A study of the influence exerted by the British Shakespeare industry on the educational and critical reproduction of Shakespeare in South Africa.
Using Shakespeare as a representative figure, I examine the
pol itlcal mission of Engl ish studies in South Africa from the
nineteenth century to the present day. The primary material
is Shakespeare criticism and teaching guides produced in South
Africa and England throughout the period. There Is an attempt
to connect Shakespeare criticism and teaching both to its
historical context and to current debates about the teaching
of Engl ish I iterature in South Africa. Chapter One introduces
the central concerns and the structure of the thesis. In
Chapter Two, the criticism produced in the Cape Colony in the
first half of the nineteenth century is discussed in terms of
how it presents the social function of imaginative literature.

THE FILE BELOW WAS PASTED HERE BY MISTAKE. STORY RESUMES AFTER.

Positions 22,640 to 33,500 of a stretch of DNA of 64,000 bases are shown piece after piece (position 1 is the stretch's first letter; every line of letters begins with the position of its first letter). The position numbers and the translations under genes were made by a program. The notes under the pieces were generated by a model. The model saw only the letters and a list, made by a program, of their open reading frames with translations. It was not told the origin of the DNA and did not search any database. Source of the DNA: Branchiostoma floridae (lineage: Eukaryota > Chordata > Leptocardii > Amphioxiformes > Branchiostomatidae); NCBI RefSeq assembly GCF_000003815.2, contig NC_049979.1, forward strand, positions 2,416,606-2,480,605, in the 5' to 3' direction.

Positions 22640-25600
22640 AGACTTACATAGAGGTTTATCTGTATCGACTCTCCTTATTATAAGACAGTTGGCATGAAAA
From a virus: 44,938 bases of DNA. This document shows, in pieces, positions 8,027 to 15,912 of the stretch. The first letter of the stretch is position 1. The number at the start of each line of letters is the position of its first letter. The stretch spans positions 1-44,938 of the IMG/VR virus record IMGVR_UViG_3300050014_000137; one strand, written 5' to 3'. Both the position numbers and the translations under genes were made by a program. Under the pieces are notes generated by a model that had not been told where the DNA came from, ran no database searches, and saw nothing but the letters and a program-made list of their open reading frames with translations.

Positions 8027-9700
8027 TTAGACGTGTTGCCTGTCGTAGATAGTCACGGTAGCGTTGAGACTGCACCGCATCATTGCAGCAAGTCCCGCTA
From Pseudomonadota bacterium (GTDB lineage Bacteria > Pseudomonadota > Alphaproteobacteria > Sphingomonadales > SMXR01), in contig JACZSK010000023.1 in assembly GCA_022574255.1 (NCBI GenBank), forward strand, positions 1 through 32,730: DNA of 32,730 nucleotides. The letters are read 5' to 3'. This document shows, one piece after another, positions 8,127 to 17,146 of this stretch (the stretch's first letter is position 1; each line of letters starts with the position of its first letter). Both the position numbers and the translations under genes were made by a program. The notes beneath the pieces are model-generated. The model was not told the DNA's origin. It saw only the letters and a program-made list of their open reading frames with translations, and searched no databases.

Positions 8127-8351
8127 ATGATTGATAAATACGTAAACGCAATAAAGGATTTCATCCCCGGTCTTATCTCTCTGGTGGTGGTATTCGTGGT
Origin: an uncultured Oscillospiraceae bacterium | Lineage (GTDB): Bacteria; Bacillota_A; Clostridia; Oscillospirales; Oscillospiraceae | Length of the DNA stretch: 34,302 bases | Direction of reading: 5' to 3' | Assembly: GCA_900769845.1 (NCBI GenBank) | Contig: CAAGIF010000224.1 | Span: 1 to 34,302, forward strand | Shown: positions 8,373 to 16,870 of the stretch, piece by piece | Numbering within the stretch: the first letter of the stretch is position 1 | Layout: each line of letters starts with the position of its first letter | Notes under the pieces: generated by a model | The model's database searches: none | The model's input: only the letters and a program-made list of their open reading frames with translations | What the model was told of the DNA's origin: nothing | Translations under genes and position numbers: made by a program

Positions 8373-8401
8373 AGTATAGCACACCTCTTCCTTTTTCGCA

Chapter Three concerns the second half of the nineteenth
century, and includes an extended reflection on the
connections between Social Darwinism and the invention of
Engl ish studies. In Chapter Four, Sol Plaatje's tribute to
Shakespeare in Israel Gol lancz's A Book of Homage to
Shakespeare (Oxford, 1916) provides the basis for exploring
different ways in which the relationship between colonial
subject and metropol itan culture has been formulated. Chapter
Five surveys the 1930s, with arguments concerning the relation
of sub-cultures to the Iiterary canon structuring discussion
of how the relation to Shakespeare was negotiated by different
South African critics of the period. Chapter Six looks at the
1950s, examining the opposition between Shakespeare and
apartheid constructed by Iiberal critics during this period.
Chapter Seven covers the period from 1976 to the present, and
focuses on travelling theory, exploring the passage of post-
1968 radical Iiterary theory from the West to Engl ish
departments in South Africa. In the Conclusion, I consider
the prospects for Engl ish studies at both schools and
universities in a post-apartheid South Africa.